The white stone was ordinary, almost oval, and beautiful to look at. The pilgrim allowed the other travellers to take turns holding it, but nobody could see what was so special. They returned the stone to him, and went their way. The pilgrim walked the great road past monuments, famous views, venerated boulders or trees, and ancient bridges without seeming to notice anything. Several carriages almost ran over him and a donkey had to gently nudge him out of the way at one point, since he was so lost in the radiance of the stone. A sentry at a gatehouse watched him, and decided to ask what the stone was all about. The pilgrim took him down to the river. This stone is like a library or a gallery, said the pilgrim. When I wash the stone, I see a line of boats along the shallows where I grew up. Or a little army of frogs racing over black rain drops on white water! The sentry smiled at the thought. The pilgrim led him by the arm back up to the roadway, and held the stone out in the sun, drying it in his palm. Now, I see the great plain where they hunt stones; it is covered in snow! The distant mountains are a pale but bold shade of blue. The cranes have already departed. The houses scattered across the fields look like hayricks. Sometimes at night, when it is quite warm, I see the steam rising from a volcanic lake or the nape or throat of a beautiful girl. The sentry laughed, not sure if the pilgrim were the wisest or maddest person he had ever met. Where can one find such enchanted stones? the sentry asked. I found mine when I was a child. I found it at the back of an old stone warehouse where my grandfather stored his rusting farm implements. There were all kinds of tools! Rakes, scythes, shears, plows, hoes, saws, and other things I can no longer name! Do not worry, you will find your stone! The sentry thanked the pilgrim, and invited him to tea in the gatehouse before sending him along. On the roadway at twilight, he found a black stone, dusted but ink-dark once he polished it. The nights of long ago wafted out of the hard mineral surface, and he could see the rooftops, a rusted sea of tiles, and the moon and stars far above.
None of the fire ants loved sand bags. They were not sure of their existence or purpose, but only too familiar with their mirage. They would carry them to and fro, haul them down undulating streams of glass, or even build mountains of them to dance upon, but in their deepest hearts, the fire ants despised the sandbags, and perhaps even sand itself. To work is to carry a certain weight for a certain distance for a certain time, and a fire ant can lift and carry a hundred times its own body weight. The sand, however, is the very blast of time; it is weight atomized; a magic lantern one cannot eat. It is not work. It is far more suspicious.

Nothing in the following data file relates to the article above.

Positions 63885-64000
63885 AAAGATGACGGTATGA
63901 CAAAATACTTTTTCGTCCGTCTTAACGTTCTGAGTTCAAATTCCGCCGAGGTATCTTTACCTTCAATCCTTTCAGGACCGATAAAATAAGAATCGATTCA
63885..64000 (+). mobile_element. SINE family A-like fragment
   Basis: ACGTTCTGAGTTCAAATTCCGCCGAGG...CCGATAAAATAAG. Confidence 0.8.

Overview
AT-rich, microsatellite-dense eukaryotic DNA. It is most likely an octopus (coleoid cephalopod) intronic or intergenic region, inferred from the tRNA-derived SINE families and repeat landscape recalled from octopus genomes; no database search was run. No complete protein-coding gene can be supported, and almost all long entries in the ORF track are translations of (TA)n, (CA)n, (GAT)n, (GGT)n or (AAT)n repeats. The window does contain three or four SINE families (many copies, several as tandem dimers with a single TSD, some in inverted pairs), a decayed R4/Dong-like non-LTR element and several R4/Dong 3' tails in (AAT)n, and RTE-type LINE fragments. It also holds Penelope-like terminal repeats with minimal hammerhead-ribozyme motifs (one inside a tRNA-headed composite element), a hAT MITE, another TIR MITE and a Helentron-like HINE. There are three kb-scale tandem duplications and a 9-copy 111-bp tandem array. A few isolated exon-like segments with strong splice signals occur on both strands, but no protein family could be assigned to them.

An exile wandered through the city of rain, full of despair and exhausted from ceaseless walking. It was tiresome to try to hunt down a potato, a piece of coal, a well-tarred roof. Woodcuts on posters and postcards advertized light bulbs on every broken wall, but they were not to be taken from the wet trees, not to be stolen from the glassy shops or passing girls in their swelling coats, not to be conjured from the bare hands of beggars or from old cameras with twin lenses or oblong radios encased in wooden sideboards that one often found discarded in the alleys. The exile walked through arcades of black thoughts and arcades of rain, hungry for golden, silver light. On a rare dry corner of birch trees and gray, box-shaped buildings, a whore whispered to him what he had suspected in the depths of his heart for a long time. The world around him was not his world, and its history was not his history. It would be best if the mysterious stranger forgot about light bulbs and this world altogether. The exile walked off once more into the dark matter of life and weather, a matchbox rattling in his coat pocket.
The exile returned to his old town, but no friends or relatives remained and most of the shops were closed. The shops that had survived were largely confectioners, and he had no desire for cakes or candy. It was almost impossible to buy anything practical with his silver to start a new life. At long last he found a shabby clothing store and a traditional blade shop. He picked out a black field jacket and a dagger with a curved, charcoal-gray hilt of carved wood. With his coat and blade, he left the rusted train stations, the warm mist, and the lightbulbs burning in the cake shops, heading up the coast into gray lands of sad acacias and somber larches. One evening, he came upon a way station nestled among the boulders, lit only by a headlamp that had once been mounted on a steam engine. A pilgrim had made a wood fire in the cast iron stove. They warmed their hands and drank black tea. A great forgetfulness falls upon the earth, said the pilgrim. What brings you north? I want to find the things I need to live, said the exile. At first, I thought I could live as long as I found my old town, but that is not the case. What should I have to really live? The pilgrim stared into the porthole-shaped opening of the stove. To live, he said quietly, you need a mountain of dragon horns, a tiger skin, the sweet dew of the western paradise, some giraffes or hippogriffs, cabbages, creosote pellets, soap stone worry beads, willow charcoal, rolling tobacco, pocket sized books of philosophy or poetry printed on fairly good paper, a hurricane lantern, an abacus, straw, rice paper, brush and inkstone, hemp oil, dried squid cut into thin strings, grain, swordfish, dried herring, canned mackerel, an old shotgun, bandages, and iodine. Oh, and don’t forget a jar of black tea and a jar filled with a fistful of sand from your old town. The exile sighed. I have only my coat and a small blade. The pilgrim poked the fire and they listened to the waves. One cannot really eat larch trees, said the pilgrim. One cannot eat steel or cotton, either. In the old days, there were trains. And the engineers and conductors would know what to do. Midnight came, and the exile went out into the darkness, walking along the abandoned railway that skirted the forgotten sea, dreaming of swordfish and giraffes, and hoping to befriend a roadside larch or acacia.